Quality of Care - Children

How We Measure Quality of Care

At Kentucky Children's Hospital our focus is to provide the very best care to every patient, every time.

Certain measures help us to compare our performance with that of other similar hospital systems nationwide, enabling us to see how we’re doing and how we might improve. Looking at readmissions, for instance, helps us evaluate whether the patients received the best possible care while in the hospital and whether they got good, clear instructions on how to care for themselves once they went home.

Not all medical care can be standardized or quantified, but in those cases where it can, tracking our performance helps us to evaluate and improve the care we provide overall. Our core measures program helps us know whether we are doing the right thing every time.

Core measures are a set of evidence-based, scientifically researched processes or standards of care that are designed to improve outcomes for patients. Hospitals nationwide use these same core measures, which were established by the Center for Medicare & Medicaid Services (CMS) in 2000. Our goal is to provide this “best practice” care to all of our patients and to make sure it is documented accurately. By tracking our performance on these measures we can see how well we’re doing and identify areas that might need improvement.

Childhood Asthma

Asthma is the most common chronic disease in children, resulting in more than 200,000 hospital admissions in the United States every year. It is also a leading cause of pediatric death.

While every patient is unique, doctors now realize that certain established protocols can benefit most asthma patients. One way to evaluate the quality of care we provide our patients with asthma is to track the percentage of those eligible who receive these standard treatments. Our goal is to provide all applicable treatments 100 percent of the time.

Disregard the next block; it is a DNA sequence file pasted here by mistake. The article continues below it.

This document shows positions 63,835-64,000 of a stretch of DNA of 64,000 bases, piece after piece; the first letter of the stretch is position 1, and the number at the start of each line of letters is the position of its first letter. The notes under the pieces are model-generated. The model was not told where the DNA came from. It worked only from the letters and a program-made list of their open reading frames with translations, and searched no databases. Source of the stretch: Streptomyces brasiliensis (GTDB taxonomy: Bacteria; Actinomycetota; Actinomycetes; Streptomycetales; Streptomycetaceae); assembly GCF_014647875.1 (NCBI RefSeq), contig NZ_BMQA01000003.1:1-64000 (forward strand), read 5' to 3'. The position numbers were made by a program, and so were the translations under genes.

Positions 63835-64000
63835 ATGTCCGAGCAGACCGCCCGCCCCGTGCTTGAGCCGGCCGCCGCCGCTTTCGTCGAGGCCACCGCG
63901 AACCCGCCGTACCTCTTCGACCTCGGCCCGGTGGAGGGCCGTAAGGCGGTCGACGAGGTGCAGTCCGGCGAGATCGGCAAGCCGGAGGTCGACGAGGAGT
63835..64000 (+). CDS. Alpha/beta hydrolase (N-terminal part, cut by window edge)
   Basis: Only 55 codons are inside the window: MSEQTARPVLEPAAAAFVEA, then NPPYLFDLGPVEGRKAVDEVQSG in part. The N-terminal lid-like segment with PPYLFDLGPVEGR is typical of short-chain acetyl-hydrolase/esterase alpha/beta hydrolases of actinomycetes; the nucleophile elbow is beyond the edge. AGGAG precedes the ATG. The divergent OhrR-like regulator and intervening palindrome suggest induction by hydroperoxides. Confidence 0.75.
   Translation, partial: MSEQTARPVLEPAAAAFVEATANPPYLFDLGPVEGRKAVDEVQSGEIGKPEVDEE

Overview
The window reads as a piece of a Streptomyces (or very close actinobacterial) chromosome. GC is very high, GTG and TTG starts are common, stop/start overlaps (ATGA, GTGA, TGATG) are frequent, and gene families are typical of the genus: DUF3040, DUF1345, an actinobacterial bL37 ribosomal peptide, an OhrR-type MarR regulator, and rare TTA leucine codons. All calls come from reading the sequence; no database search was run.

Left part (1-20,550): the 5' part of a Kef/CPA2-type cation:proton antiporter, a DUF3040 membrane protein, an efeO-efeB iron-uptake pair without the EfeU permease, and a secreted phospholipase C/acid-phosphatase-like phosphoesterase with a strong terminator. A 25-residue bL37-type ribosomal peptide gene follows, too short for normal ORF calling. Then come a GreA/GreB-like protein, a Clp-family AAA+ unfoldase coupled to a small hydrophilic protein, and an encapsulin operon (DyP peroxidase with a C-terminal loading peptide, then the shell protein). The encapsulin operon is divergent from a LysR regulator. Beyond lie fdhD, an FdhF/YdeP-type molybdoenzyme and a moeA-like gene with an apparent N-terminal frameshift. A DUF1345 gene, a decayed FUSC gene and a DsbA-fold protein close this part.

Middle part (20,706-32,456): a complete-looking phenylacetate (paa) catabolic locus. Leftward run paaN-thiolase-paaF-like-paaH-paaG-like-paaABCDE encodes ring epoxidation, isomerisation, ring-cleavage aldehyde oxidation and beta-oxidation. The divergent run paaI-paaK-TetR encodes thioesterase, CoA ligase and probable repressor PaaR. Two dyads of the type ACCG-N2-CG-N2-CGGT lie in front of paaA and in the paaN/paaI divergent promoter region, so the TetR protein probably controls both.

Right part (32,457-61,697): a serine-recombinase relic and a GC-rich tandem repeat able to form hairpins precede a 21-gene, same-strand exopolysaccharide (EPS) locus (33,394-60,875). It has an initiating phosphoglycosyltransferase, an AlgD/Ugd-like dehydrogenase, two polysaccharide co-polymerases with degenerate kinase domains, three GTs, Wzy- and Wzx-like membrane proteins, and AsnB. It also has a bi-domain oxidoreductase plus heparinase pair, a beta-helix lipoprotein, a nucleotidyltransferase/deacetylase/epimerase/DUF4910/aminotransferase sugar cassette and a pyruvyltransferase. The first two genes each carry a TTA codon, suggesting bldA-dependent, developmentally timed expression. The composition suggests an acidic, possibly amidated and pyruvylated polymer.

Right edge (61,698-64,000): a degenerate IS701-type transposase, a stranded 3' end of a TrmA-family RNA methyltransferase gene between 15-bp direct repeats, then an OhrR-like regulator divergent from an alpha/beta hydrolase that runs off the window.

The charts below show the percentage of eligible patients who received the particular treatment.

Use of Relievers for Inpatient Asthma (CAC1A)

An asthma reliever is a drug that provides relief from asthma symptoms. This chart shows the overall percentage of pediatric asthma patients who received relievers during hospitalization.

Reliever medication for inpatient asthma


Use of Systemic Corticosteroids for Inpatient Asthma (CAC2A)

Systemic corticosteroid are medications used to reduce airway inflammation and control moderate to severe asthma symptoms.

This chart shows the percentage of pediatric asthma patients who received systemic corticosteroids while in the hospital. 

Systemic corticosteroids for inpatient asthma


Inpatient Asthma Patients Home Management Plan of Care Given to Patient/Caregiver (CAC3)

This indicator reports the percentage of pediatric asthma patients and/or their caregivers who were given a written Home Management Plan of Care document (HMPC). This plan provides written instructions for the patient’s ongoing care, including:

  • Arrangements for follow-up care.
  • Control of asthma triggers in the patient’s surroundings.
  • The method and timing of rescue actions if they are necessary.
  • The name, dose, frequency and method of administration of prescribed controller medications.
  • Name, dose, frequency, method of administration, and method of adjusting the dose and/or frequency of any prescribed reliever medications based on severity of symptoms.
(Kentucky data not available.)